The Utilities


Heating and Electricity

  • Chauffage Centrale: Central heating. The best part with central heating is that it’s included in the monthly charges, so if you’re cold blooded, you can blast the heat and it won’t cost you a dime more (if you have a dial).
  • Chauffage electrique: Electric heating – do not put anything on or touching these heaters, for risk of fire. The most expensive!
  • Chauffage au gaz: Gas heating. This can also seriously drive up your bills during the winter months, especially if your windows are only single-paned. Your wall units, along with the hot showers, hot sink water, etc. are all gas heated.


Visit the Énergie-info site for comparisons on providers, both electricity and gas. ErDF and GrDF are the Electricity and Gas, respectively, Network Distributors that manage the distribution network to these companies.


Whenever you move to a new place, you’ll need to register with an electricity company. It all used to be through EDF, now there are some spin-off companies. Generally, you will have to speak with a phone operator and either set an appointment for someone to read your meter, or it has been read when the last tenant left. On the phone you will tell them the size of your apartment and your appliances (for example a washer or dryer). From this information, EDF will deduce a monthly “consumption estimate.” You will be asked for your apartment number in the building, or if you don’t have that, the name of the last renter in the apartment, or the last customer ID (it’s good to ask your landlord for this information). If you are moving flats in Paris, you can maintain your customer ID and have them transfer it to your new flat.


If anything in your apartment uses gas, you’ll have to do the same thing as with a gas company.


In France, landlines, Internet and TV (and now, cell phones) are included in monthly packages. Operators such as (but not limited to) SFR, Orange, Bouyges, Free and Numéricable all have competing offers. Generally, you can find a deal giving you TV, land-line and Internet for about 30-40 euros per month. What’s more, most landlines have great offers for calls to foreign countries. Sam and Brenna can call landlines and cell phones in the US for free, this is the same for their expat friends from Argentina, Mexico and Japan. The irony is, it’s an extra fee to call a French cell phone from a land-line (unless, sometimes, it’s a Bouyges land line to a Bouyges cell phone, Free land-line to Free cell phone, etc. Check to see if you get special rates for a cell phone, too, while you’re at it. Sometimes the packages are well worth it! Need to CANCEL these services? Make sure you follow protocol or else you’ll be paying for months of service long after you thought you’d canceled. Send them a lettre de résiliation using a template form here.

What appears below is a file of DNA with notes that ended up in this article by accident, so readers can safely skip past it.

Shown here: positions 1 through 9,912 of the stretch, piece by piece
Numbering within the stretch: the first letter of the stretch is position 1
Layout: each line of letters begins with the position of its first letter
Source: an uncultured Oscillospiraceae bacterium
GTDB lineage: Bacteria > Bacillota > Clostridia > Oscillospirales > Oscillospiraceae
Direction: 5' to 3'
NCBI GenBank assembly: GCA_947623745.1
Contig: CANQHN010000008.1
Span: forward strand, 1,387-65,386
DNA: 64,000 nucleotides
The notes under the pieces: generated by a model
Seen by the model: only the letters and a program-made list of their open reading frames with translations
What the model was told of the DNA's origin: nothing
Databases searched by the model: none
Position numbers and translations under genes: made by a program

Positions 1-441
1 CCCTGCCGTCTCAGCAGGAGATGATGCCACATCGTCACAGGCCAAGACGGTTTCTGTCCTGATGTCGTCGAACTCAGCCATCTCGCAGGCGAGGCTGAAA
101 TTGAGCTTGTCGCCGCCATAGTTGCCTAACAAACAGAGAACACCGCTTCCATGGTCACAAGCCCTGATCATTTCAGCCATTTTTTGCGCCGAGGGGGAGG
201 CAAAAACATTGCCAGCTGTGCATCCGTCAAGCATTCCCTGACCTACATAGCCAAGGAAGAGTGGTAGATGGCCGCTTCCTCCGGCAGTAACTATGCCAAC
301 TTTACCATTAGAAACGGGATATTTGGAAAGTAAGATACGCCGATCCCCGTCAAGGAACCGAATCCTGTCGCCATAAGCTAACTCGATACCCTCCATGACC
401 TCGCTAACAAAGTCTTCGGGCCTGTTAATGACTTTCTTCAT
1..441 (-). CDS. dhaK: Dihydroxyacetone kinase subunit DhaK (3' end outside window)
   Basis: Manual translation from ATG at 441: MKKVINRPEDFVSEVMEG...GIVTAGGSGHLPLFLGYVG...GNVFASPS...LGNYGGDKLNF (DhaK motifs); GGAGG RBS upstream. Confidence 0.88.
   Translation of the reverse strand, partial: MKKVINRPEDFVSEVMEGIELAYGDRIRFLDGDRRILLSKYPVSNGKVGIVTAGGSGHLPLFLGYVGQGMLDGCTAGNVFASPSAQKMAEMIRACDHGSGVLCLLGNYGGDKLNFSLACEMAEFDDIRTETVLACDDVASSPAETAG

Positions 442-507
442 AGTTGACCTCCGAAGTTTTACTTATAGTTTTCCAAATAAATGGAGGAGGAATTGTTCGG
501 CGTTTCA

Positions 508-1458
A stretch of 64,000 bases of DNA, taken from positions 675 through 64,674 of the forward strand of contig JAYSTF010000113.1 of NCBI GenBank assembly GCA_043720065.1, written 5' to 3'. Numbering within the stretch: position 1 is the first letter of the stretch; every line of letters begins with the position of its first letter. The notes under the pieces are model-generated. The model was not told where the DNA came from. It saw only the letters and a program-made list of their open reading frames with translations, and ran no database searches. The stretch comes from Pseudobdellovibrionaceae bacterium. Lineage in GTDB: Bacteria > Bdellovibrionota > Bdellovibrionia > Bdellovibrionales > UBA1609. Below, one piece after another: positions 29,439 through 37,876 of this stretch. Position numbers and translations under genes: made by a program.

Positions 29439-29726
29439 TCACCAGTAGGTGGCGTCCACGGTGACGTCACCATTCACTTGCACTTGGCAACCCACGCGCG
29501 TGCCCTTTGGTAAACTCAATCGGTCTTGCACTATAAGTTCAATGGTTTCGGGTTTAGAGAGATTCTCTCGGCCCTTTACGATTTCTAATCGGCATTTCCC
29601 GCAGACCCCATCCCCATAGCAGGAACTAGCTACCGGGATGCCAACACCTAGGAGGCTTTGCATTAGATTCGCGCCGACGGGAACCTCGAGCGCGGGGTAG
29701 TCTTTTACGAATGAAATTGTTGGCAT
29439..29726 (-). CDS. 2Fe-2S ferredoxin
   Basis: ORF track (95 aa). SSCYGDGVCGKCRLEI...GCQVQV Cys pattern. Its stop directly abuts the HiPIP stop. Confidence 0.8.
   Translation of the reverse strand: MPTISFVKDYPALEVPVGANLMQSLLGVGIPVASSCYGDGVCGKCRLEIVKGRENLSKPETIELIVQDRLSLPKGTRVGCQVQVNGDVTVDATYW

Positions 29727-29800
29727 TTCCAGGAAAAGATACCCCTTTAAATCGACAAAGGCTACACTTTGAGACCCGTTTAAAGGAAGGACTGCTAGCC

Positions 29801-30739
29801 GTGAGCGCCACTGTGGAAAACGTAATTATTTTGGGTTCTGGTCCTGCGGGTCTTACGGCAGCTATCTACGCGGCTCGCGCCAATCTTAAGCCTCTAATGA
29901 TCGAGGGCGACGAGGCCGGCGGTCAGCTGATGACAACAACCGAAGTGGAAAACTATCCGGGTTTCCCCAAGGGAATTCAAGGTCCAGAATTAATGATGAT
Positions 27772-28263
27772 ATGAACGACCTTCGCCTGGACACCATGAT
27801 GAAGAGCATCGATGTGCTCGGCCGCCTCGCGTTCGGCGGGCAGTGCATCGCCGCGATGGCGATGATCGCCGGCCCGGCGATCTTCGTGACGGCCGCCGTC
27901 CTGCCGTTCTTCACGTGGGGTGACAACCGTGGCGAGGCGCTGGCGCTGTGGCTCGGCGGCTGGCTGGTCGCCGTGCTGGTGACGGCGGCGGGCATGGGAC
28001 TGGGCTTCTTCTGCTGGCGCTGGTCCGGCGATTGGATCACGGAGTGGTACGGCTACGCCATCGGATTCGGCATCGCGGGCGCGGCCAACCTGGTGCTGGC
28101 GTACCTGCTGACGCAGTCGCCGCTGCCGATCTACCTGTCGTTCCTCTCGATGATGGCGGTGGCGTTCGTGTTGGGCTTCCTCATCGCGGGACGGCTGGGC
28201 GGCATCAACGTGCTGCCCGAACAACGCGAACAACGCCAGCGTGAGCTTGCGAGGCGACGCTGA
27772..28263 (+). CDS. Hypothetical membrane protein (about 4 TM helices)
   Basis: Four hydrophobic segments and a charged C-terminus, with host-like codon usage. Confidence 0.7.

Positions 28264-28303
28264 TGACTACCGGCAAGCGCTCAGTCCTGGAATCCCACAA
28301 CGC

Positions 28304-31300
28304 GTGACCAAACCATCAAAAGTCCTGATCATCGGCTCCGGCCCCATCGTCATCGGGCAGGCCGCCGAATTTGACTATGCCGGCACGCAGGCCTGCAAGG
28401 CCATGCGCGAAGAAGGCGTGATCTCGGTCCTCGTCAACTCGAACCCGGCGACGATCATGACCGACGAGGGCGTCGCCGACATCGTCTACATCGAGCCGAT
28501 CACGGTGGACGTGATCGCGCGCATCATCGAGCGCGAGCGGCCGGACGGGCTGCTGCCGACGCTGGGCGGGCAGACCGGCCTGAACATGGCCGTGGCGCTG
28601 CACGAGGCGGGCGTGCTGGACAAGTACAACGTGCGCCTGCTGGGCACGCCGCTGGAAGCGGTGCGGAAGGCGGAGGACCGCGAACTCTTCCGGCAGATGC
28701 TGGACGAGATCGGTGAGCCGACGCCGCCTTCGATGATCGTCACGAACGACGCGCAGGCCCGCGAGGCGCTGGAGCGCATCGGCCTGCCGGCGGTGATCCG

For information on Mobile phones, visit our section on that.


Every apartment building has a local poubelle where you can dispose of your garbage and recycling. This is emptied once or twice a week. If you need to get rid of larger items (like furniture), just go to the “Encombrants” website and schedule a pick-up time for a dump truck to come and pick up whatever you need to be taken away.

Seem like we’re forgetting something? Air conditioning, perhaps? Not an oversight, simply not all that common. If you happen to find a flat with air conditioning (and it’s not a soulless, modern flat with little aesthetic charm) please invite Sam and Brenna over. AC will be charged to your electricity bill. Or, you could save the money and leave Paris the month of August like all the real Parisians do.


About Author


I've lived in France since August 2006 with a stint back in Washington, DC for a year. Ten months of my time in France were spent in Rouen - the Normandy town known for, among other things, Joan of Arc's death and Monet's study of light. With the years that pass, Paris is constantly transformed by the interesting people I meet who open up new doors in this amazing city.

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